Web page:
The Son

The Son

by Philipp Meyer
4.1 103


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The Son 4.1 out of 5 based on 0 ratings. 103 reviews.
Anonymous More than 1 year ago
Philipp Meyer really shows off his writing chops with The Son. It tells the story of a boy who loses his family in an attack by Indians only to find himself the adopted son of the Indian tribe. He ends up being neither Indian or White Man, but something in between. The writer takes a unique approach by focusing on one character. I was surprised how well this worked. This is an excellent book.
Anonymous More than 1 year ago
I wasn't expecting Larry McMurtry but I was really looking forward to another Texas saga. I've just finished reading "The Son" a multigenerational 560 page story of a Texas ranching/oil family. Here's my recommendation - don't waste your time. "The Son" was written by Philipp Meyer, a Baltimore Yankee who recently studied at UT Austin on a James Michener scholarship. Unfortunately, Meyer doesn't really like Texas, an opinion that is slowly and slyly revealed in his novel. Meyer doesn't ridicule so much as he constantly picks, prods and pokes at everything Texan. The book starts with both the beginning and end; it finishes with both the beginning and end - a technique that is confusing at best and annoying at worst. In between there is a great deal of gratuitous sex, uneven dialogue and shallow character development. I could almost forgive the publisher for the too many typos, but then - can't they hire better proofreaders? I cannot forgive Meyer's historical inaccuracies - in language, geography and Indian ways - even in wild life, food and firearms. These errors are simply the result of laziness or incompetence. Either way they demonstrate a significant disrespect for his readers. For a more thorough review, please google Dallas Morning News book reviews and read Clay Reynolds' assessment.
Anonymous More than 1 year ago
James Michener comes to mind when reading the first few chapters of this book. The format of the book, made it appealing with totally focusing on one character at a time. This gave more attention to the development of each character and helped with the flow of the storyline. This book can not be read in one sitting. A great rainy week book.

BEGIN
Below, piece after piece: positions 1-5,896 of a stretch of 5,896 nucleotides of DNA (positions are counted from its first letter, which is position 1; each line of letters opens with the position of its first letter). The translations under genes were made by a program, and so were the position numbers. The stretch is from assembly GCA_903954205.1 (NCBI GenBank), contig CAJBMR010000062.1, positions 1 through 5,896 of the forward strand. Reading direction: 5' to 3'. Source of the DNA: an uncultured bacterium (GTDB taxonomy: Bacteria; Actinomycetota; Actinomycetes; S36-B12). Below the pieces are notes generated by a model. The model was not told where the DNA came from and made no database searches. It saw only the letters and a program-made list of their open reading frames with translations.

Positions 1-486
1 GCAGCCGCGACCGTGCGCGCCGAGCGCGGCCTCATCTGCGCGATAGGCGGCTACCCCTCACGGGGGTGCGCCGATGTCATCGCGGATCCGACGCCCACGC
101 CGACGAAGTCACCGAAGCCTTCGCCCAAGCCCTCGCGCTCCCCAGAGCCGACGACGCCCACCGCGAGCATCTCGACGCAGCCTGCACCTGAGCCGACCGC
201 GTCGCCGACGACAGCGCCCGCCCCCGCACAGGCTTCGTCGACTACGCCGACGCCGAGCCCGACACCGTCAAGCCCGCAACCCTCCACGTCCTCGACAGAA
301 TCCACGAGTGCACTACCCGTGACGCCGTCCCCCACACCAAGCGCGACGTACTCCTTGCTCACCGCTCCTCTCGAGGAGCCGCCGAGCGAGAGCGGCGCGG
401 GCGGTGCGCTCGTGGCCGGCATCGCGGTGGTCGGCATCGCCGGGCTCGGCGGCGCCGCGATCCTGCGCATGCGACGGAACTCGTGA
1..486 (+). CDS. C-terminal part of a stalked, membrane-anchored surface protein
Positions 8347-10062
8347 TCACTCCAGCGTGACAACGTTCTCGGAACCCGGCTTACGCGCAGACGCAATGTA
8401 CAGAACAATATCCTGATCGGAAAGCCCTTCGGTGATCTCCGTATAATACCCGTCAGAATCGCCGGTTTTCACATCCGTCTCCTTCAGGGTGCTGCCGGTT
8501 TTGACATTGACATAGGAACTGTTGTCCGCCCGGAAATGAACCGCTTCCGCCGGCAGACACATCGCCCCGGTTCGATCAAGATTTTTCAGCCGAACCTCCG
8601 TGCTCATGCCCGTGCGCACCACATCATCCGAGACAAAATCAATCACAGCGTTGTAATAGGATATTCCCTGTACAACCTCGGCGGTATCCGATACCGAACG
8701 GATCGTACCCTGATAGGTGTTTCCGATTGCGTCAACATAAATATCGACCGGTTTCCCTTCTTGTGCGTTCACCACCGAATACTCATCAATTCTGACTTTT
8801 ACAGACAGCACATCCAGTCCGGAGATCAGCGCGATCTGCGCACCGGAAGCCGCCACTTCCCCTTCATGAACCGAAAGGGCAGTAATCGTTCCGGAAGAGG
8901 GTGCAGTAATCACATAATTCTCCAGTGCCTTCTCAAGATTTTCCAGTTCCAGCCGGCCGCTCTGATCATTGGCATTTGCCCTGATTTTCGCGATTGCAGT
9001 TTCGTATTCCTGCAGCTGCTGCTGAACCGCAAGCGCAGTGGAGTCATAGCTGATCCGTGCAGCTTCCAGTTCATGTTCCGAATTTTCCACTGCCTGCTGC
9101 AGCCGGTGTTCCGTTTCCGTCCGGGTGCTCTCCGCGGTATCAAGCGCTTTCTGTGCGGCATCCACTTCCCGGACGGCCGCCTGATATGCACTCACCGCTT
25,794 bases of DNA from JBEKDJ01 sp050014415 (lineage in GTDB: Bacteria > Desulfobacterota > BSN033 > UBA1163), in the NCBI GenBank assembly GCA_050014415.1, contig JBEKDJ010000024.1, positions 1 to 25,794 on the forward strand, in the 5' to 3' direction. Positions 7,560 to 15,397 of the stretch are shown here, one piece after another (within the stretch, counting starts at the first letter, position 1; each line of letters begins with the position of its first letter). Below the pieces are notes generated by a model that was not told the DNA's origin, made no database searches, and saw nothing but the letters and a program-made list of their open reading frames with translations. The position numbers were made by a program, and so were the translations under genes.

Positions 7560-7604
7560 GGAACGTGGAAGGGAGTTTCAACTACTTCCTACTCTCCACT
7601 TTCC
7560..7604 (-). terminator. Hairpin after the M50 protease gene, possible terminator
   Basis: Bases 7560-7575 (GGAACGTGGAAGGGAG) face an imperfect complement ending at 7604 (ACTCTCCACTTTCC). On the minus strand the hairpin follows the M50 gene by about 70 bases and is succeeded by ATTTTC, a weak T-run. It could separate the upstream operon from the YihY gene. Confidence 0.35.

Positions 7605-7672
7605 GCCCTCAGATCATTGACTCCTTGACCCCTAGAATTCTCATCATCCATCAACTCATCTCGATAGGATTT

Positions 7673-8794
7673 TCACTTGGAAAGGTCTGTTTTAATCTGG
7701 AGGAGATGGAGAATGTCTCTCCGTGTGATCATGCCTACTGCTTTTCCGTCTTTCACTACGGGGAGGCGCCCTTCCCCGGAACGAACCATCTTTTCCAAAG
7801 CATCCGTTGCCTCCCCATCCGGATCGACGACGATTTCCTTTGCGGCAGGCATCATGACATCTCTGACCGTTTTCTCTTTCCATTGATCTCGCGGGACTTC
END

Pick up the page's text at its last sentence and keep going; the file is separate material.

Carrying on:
TropicalHouston More than 1 year ago
This is one of the best novels I've read in a long time. It was hard to put this book down. Being a native Texan, I love Texas history and Philipp Meyer did an excellant job writing about the first Texans, German settlers, Comanches, Mexicans, cattle ranchers, and oilmen. The physical descriptions of the areas the Comanches traveled were very accurate and easy to visualize. It was such a well written book and like previous reviewers, it was easy to follow the develpment of each character. I didn't want it to end. Now I'm looking forward to reading Meyer's first novel.
Anonymous More than 1 year ago
This was my first Philipp Meyer book and I really enjoyed it. I thought the bigger than life reputation of Texas was well represented in Meyer's writing. The characters were all very interesting and the plot was easy to follow. I would definitely recommend this to anyone looking for a good summer read.
Anonymous More than 1 year ago
Once I started it, I found it impossible to put this book down. Every chapter is a page turner. Two thumbs up.
Anonymous More than 1 year ago
I really enjoyed The Son. I thought the writing was top notch. The characters were beautifully well developed. Five stars.
Anonymous More than 1 year ago
A tremendous achievement. I'm 150 pages into reading it a second time because it is the best book I read in the past year. Congratulations to Phillip for such beautiful prose and unforgettable characters.
Anonymous More than 1 year ago
This really should have been three books.  The going back and forth between generations was not particularly interesting and got in the way of what I thought was the main story, the story of Eli who had been abducted by Comanches.  The comparisons betwen the different ways of life were very interesting, if not profound.  I would have liked there to have been  some editing and at least two or three books instead of  one .  The other stories felt like distractions.
Convict227 More than 1 year ago
This was an excellent book - one of the better books that I have read in a while. The setting, voice, and movement of the novel make for a terrifc read. I thought the storyline was quite interesting, but was surprised to see from a previous comment that it is similar to a 1970's movie (based off a comic book) called Little Big Man starring Dustin Hoffman. Nevertheless, the book moves and the I found the characters believable and sympathized with all of them. This is a tough genre to write a novel and I tip my cap to Meyer for not only trying it, but mastering it as well. Kudos.
Anonymous More than 1 year ago
I loved this novel...the structure, the voices, all of it.  But tonight I caught the Arthur Penn movie, Little Big Man, another novel I loved back in the day, and was struck by the similarity between the two story lines.  Too many similarities. Has anyone else noticed this?
choirgal04 More than 1 year ago